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appear, or whether these are not psychically determined. To begin with numbers: A case is quoted of a man who said he had lived 3 million 699 years and at one time had 3 million 695 radishes in him. He said he was 39 years in his mother, on another occasion 3990 years in his mother, and that 3 years after he fell out of her his reason returned to him. The authors note the special preference for the number 3 and its multiples, and compare the paretic's use of numbers with the neurotic's preferences for 'sacred' numbers.

The delusions are frequently found to be related to actual experiences: in the patient's case quoted he said that he wanted to cure lung diseases (his father and sister had died of tuberculosis, so the poverty in his home was associated with this disease); early on in the disease he phantasied playing on an electric flute and earning 4000 kr. daily, with which sum he bought sacks of food, chocolate, sardines, cheese and butter (before admission he had been a beggar and was in abject poverty); he wished to cure infective diseases [lues] (he was infected with chancre in his 33rd year); he even heals psychic disorders (on admission he recognized that he was in an asylum and was diagnosed insane); he will found a Socialist state (he was persecuted by the White faction for being in the Hungarian Bolshevist Government). Thus on the superficial layers we find frank wish-fulfilment phantasies built on the infantile pattern, poverty is turned to riches, persecution to honours, and above all there is gratification in much eating and drinking (Griesinger and Freud).

The state of sleep with relaxation of the censorship and the closure of the sensory end of the psychical apparatus favours dream formation. The same factors are not found in paresis. The patient generally perceives the outer world quite well, there is nothing corresponding to the closing of the sensory end of the psychical apparatus. The explanation of the fact that the delusions are adhered to in spite of contradictory impressions from without is found in an infantile regression of the critical faculty. The patient quoted constantly repeats that he is 33 years old although he claims to have lived for ever. Why always repeat that he is 33? The suspension in the passage of time may be attributed to a fixation at an important date-a misfortune, namely, his lues; it is significant that he contracted this in his 33rd year. Other cases are given supporting this. A further explanation may be found in the "shattering of the ego-sense" produced by an ulcer or a disease of the genital, a complaint in this part being apt "to draw the entire ego into sympathetic suffering," and with this is coupled the idea of a threatened impotence. In the case quoted a remarkable phenomenon was noticed: soon after admission he freely recounted when he had been infected, i.e. sixteen years before, in his 33rd year; later when grandiose ideas developed he denied lues altogether but began to speak of his 'immortality,' and his age as the unchanging 33. He said that not he but his son had lues, who then crept into him and thus was cured. The equation son = penis is here manifest. Once he said that not he but his companion Michael Tohn had syphilis "who crept into me-the scoundrel— who played a part inside of me" (Michael Tohn is the patient's name!). Similar cases are given, The "lues complex is repressed and the fixed age takes over the rôle of a memory cloak, where there is a return of the repressed it takes the form of a change to the opposite, the idea of a fatal disease becomes the beginning of a new life."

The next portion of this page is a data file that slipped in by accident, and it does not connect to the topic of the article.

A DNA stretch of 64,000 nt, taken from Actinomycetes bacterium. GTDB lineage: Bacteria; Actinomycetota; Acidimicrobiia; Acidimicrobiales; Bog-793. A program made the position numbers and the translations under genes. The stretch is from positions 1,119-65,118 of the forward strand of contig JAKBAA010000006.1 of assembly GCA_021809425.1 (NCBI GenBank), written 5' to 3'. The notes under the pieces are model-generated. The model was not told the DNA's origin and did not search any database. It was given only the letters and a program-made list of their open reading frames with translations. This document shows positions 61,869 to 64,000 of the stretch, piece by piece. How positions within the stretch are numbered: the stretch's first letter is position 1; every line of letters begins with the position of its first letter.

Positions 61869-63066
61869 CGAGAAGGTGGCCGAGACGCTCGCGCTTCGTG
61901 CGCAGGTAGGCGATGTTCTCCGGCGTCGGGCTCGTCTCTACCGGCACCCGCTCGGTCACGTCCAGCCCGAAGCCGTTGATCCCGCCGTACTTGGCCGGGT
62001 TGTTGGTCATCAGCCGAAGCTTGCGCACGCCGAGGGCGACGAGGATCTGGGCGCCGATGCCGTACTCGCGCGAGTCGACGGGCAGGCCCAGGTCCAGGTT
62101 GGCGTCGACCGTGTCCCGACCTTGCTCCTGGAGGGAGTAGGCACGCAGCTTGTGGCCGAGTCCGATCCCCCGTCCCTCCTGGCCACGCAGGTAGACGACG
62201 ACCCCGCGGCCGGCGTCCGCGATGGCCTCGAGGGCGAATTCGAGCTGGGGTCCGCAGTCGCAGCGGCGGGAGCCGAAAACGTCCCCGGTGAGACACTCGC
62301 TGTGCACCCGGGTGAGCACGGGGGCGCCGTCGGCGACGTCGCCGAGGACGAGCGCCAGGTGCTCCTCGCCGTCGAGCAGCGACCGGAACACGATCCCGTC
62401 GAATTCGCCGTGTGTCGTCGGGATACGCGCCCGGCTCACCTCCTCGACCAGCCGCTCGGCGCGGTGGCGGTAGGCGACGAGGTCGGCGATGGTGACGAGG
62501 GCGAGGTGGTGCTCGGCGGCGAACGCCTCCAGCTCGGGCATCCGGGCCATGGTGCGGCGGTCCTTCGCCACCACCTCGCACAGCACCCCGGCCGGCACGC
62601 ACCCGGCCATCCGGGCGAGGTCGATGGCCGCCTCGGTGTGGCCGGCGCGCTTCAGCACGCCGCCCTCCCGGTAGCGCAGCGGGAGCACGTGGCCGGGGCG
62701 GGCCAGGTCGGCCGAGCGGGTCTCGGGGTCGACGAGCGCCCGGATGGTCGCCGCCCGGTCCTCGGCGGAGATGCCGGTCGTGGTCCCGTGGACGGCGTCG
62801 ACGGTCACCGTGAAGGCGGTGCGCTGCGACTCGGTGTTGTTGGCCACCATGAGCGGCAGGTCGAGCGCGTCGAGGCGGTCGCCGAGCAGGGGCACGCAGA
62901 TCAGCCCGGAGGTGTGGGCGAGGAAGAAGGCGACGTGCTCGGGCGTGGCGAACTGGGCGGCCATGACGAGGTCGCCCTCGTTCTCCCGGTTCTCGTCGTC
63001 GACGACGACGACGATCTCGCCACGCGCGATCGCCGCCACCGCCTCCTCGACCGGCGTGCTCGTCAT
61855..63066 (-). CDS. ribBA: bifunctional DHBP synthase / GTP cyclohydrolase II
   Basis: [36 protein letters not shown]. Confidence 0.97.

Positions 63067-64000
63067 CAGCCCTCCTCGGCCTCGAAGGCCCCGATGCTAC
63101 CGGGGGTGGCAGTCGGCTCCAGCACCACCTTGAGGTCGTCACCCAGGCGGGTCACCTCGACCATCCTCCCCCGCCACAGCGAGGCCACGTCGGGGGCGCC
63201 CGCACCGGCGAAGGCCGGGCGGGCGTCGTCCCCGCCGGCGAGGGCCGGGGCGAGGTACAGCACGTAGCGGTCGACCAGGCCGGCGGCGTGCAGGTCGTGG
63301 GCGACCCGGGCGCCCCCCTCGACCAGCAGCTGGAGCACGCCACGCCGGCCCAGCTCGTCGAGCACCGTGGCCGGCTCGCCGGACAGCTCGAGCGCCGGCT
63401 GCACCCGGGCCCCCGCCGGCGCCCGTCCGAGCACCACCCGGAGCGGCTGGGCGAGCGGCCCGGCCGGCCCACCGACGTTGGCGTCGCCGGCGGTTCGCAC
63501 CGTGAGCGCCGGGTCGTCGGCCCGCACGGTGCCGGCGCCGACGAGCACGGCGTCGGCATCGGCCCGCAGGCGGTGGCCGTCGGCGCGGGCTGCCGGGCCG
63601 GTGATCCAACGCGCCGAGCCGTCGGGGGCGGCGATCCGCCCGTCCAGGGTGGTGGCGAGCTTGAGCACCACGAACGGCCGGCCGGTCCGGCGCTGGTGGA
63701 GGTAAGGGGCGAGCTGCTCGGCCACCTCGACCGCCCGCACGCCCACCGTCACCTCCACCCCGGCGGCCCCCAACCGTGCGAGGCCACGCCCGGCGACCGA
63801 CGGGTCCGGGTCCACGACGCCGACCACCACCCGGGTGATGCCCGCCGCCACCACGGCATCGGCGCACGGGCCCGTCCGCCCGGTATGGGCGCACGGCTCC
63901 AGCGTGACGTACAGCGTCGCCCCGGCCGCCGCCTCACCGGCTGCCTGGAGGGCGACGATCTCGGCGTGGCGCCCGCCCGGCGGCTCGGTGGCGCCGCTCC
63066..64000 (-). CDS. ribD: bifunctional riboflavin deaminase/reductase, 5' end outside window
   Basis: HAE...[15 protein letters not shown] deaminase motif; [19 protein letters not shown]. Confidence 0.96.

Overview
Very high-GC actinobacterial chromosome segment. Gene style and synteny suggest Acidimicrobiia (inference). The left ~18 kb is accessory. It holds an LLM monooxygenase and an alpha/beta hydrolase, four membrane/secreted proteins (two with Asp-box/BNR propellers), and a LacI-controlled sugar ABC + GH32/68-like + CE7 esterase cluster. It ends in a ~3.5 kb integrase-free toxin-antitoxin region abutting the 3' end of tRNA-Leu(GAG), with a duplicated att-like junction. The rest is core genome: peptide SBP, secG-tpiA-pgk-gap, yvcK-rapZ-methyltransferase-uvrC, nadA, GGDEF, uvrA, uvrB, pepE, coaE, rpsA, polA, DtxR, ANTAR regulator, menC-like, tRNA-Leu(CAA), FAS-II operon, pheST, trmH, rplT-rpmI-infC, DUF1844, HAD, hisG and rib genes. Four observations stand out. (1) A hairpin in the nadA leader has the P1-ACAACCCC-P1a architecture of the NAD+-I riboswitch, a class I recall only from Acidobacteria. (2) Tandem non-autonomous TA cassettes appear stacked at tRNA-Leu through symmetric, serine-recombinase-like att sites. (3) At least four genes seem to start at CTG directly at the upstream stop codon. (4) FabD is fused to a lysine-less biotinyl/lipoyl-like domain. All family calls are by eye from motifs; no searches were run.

This act of repression is only a special case of repression of consciousness of sickness in general, and as we should expect the repressed will betray itself

at times; the patient asked his physician for a match to light a cigarette "to cure my sickness" instead of "to light my cigarette," although at the time he was denying that he had any sickness to cure.